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I was recently invited to give a seminar talk at another institution. Ordinarily I would have travelled there for the day and given my talk in person. However, due to the travel restrictions imposed by the UK government in the wake of the coronavirus, I will instead be giving my talk via video conferencing.

I had already prepared some slides for this talk, and have given variations of the talk before. I tend to prefer a lighthearted style of presentation, and have a couple of humorous slides. I'm concerned that this style will not work well with a virtual seminar, as the audience feedback will be non-existent if everyone has their microphones muted and cameras switched off. I'm also not sure if I should change the layout of my slides in any way, to reflect the fact that people will be looking at them up close on their small laptop screens rather than from a distance in a lecture theatre being projected on to a large screen.

My question is this: how can I best adapt my talk in this situation? I'd appreciate answers that address dealing with the lack of audience feedback and interaction, as well as practical points regarding slide layout and so on.

  • Surely something here: academia.meta.stackexchange.com/q/4680/72855 – Solar Mike Mar 26 at 11:29
  • I feel like it's quite reasonable to ask to leave videos on for this very reason; I've had a lot of people ask people who have good connections to leave their videos on so they aren't talking to a sea of names – Azor Ahai -- he him Mar 26 at 15:14
  • I hope you haven't any anyway, but I suggest you to remove any slide transition/effect. – Massimo Ortolano Mar 26 at 15:15
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There is nothing more boring that watching static slide after static slide while listening to someone who you can't see. If at all possible, come up with a system where for the most part, people see you via video chat, and if you have something that absolutely needs a slide -- a picture, a formula -- switch to screen sharing.

This kind of system requires you to think carefully about what actually needs to be on a slide. Minimize the amount of text, maybe to zero on many of the slides you would ordinarily have (and then skip those), so that your audience doesn't actually need the slides. This way they also get to pay attention to you.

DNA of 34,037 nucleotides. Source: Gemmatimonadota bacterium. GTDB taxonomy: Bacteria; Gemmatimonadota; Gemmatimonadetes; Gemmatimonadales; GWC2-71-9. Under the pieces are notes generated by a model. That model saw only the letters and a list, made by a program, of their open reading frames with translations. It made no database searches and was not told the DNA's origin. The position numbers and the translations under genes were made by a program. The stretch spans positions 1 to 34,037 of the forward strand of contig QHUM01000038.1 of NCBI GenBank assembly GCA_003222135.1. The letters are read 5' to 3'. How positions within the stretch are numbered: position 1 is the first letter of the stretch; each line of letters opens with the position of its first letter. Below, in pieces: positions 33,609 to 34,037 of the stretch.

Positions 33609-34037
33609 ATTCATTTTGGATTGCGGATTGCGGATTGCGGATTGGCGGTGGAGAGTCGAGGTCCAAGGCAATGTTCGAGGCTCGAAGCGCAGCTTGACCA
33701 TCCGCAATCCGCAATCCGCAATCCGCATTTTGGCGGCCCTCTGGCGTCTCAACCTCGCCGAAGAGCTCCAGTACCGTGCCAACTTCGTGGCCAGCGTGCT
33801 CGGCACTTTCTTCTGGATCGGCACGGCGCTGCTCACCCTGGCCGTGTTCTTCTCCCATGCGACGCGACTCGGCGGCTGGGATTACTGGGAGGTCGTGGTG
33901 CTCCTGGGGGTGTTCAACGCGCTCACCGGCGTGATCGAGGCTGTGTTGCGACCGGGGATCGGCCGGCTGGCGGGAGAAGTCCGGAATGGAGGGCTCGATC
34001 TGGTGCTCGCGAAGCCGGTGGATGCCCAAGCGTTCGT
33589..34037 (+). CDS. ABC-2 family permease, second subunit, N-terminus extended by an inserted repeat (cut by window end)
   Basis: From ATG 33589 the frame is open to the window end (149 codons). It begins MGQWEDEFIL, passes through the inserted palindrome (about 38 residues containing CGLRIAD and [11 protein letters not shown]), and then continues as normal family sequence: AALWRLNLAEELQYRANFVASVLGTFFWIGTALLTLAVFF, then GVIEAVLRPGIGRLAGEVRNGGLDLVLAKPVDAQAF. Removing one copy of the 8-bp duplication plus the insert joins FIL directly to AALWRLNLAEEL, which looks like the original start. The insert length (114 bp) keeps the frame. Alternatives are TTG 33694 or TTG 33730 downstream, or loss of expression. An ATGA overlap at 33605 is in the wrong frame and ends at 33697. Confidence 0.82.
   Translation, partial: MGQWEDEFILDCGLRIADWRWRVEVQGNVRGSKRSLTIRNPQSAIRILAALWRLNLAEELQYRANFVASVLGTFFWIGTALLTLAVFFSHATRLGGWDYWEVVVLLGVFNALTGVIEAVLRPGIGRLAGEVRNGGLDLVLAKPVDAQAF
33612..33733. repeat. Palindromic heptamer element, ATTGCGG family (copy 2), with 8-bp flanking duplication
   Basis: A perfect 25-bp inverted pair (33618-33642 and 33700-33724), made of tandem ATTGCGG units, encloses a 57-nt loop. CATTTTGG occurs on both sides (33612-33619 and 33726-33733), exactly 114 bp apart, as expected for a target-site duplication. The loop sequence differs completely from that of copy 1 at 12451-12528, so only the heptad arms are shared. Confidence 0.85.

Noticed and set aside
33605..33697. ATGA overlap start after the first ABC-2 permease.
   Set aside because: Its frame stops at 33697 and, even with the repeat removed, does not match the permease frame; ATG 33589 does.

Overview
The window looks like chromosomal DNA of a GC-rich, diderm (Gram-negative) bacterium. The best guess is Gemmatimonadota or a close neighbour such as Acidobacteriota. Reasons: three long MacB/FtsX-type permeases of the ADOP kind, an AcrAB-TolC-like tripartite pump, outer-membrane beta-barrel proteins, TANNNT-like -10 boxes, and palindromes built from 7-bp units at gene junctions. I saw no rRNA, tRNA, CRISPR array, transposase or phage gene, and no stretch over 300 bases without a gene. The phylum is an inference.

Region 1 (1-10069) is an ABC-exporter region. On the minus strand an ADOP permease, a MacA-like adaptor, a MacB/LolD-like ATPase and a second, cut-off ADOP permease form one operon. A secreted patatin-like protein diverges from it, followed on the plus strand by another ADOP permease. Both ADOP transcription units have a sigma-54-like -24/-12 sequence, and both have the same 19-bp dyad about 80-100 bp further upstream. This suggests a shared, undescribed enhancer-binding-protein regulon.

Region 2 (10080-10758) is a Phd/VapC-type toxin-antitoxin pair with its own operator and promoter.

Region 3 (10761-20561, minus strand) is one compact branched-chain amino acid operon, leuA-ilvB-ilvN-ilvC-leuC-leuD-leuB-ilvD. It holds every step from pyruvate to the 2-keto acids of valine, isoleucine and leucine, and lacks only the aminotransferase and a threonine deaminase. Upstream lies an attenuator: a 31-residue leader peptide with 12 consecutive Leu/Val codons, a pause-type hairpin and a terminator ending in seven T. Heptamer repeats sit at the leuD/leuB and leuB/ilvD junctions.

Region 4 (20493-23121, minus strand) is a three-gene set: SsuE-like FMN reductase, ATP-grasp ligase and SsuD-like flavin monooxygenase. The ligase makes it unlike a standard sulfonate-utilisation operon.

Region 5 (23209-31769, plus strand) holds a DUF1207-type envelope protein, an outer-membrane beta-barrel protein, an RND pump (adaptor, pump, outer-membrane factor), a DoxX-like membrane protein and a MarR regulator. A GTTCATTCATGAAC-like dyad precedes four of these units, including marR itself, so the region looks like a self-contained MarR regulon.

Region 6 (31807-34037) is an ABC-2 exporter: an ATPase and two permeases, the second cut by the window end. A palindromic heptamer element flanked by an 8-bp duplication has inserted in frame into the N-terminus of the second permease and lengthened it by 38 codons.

All of this is of course good practice anyway: Packed slides often lead to people reading ahead of what you have to say and not paying attention to what you actually say. The best talks are those with minimal text that serves to abstract and highlight what you say, but not distract. This is your chance to practice this!

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  • I would find constantly switching between faces and screensharing very distracting. Most software allows for a small video while screensharing, in my experience. – Azor Ahai -- he him Mar 26 at 15:13
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To avoid the problem of people just reading your slides and ignoring you, you might try to use a system that lets you overlay text on a live video stream. If you organize it properly the text will supplement what you say rather than interfering with it. To do this effectively the text needs to be pretty sparse. But that is usually a good solution in any case. I assume that some, at least, of the available tools will let you overlay things other than text; graphics, for example.

A separate feedback channel, voice or text, would also be good to arrange, perhaps something like a group chat room.

I've never done this and don't know what software would be best for it, though I know such things exist. An internet search for "text overlay on live video" will turn up some solutions.

For recorded video there are more options in which you can overlay text during post production.

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